The popularity of husky V-8 engines in pickup trucks and sport/utility vehicles has created a challenge for exhaust system suppliers.

It seems that the higher temperature of exhaust gases flowing from the powerplants creates too much fatigue for the downpipe that connects the exhaust manifold to the catalytic converter.

As a result, suppliers such as Arvin Industries Inc. are upgrading from standard 409 grade stainless steel to 439 grade, which contains more chromium and is more durable at high temperatures.

"When you start to see temperatures of 1,000C to 1,100C, you need to move to 439 stainless," says John Grace, Arvin's vice president of systems and technology. "It's a durability question - 409 just couldn't withstand the heat."

Beyond the catalyst, standard stainless steel is still adequate because exhaust gases cool considerably by then.

Arvin has supplied the upgraded downpipes for Ford pickup trucks for the past few years, and Mr. Grace says he expects to see more applications on trucks equipped not only with V-8s but also high-power V-6s.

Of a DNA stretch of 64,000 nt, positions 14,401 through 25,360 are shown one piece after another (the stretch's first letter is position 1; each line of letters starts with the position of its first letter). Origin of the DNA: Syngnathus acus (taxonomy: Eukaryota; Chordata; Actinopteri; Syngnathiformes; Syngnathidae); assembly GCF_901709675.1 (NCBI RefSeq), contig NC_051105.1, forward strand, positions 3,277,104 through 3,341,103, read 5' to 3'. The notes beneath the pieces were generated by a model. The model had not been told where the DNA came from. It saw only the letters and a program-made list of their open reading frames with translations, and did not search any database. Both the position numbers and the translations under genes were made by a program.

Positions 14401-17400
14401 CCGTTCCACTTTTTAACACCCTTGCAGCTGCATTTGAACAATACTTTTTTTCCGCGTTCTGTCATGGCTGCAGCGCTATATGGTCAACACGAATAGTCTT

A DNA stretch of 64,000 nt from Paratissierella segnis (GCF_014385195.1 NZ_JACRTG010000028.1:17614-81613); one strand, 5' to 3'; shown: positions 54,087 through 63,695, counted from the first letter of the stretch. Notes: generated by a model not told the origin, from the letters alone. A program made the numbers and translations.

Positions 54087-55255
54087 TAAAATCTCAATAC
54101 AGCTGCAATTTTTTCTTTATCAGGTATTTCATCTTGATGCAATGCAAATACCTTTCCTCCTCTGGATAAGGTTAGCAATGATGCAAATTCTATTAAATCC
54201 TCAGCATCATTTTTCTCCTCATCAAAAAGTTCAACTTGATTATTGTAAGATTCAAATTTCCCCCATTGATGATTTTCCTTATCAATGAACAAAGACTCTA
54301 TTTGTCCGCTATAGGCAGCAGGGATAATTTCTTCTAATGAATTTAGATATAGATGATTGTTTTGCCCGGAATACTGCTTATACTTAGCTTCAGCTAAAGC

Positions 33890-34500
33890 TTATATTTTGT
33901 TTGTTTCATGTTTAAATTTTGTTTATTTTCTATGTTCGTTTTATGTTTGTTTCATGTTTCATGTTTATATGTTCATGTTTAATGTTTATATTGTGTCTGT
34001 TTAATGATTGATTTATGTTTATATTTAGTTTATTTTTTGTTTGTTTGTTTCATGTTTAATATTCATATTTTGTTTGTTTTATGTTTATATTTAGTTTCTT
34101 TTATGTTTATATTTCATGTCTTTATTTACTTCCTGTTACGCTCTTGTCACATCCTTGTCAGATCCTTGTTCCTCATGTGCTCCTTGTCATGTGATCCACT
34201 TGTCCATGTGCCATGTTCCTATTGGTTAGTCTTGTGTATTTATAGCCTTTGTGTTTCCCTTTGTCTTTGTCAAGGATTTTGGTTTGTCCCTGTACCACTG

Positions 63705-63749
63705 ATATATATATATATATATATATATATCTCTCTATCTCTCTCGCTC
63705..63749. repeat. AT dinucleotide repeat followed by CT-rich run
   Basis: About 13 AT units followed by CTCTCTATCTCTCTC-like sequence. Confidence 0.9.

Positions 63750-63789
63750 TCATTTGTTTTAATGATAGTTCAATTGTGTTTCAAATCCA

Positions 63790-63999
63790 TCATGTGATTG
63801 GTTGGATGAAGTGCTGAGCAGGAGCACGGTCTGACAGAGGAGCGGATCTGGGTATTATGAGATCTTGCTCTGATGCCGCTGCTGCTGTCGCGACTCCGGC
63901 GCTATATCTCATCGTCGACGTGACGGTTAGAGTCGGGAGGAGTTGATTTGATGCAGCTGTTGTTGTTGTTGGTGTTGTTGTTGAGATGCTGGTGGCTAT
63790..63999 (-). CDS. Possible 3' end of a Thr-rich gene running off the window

The switch does not add weight to the vehicle, but it does add "noticeable" cost, he notes.

Another trend is the increasing use of fabricated stainless steel for exhaust manifolds. Traditionally, the manifolds were made of cast iron, but the same component made out of stainless steel weighs up to 30% less.

Arvin began supplying a stainless steel exhaust manifold for the California version of the Toyota Camry in 1997. Mr. Grace says that in a couple of years all U.S. Camrys will use them.

A key advantage of stainless is that, unlike cast iron, it does not absorb as much heat, allowing the exhaust gas to warm the catalyst more quickly.

The content of stainless steel on a typical North American family vehicle has grown steadily, from 32 lbs. (14.5 kg) in 1987 to 49 lbs. (22.3 kg) this year. Despite the growth, stainless could face competition from lightweight but super-expensive titanium.

Arvin and Tenneco Automotive have been developing titanium exhaust systems for automakers, and some weigh less than half of existing stainless steel systems. Within the last six months, Arvin has delivered titanium systems to Chrysler Corp., which is testing them on minivans, Mr. Grace says.

Automakers are interested in titanium because, even though it costs several times more than stainless steel, the lighter systems prevent redesigned vehicles from advancing to a heavier EPA weight class.

Pittsburgh-based Armco Inc. also is working with an automaker on a high-strength stainless steel modular automobile frame to satisfy the requirements of the 80-mile-per-gallon (3L/100 km) "supercar" project sponsored by the Partnership for a New Generation of Vehicles. A prototype is expected to be built next year.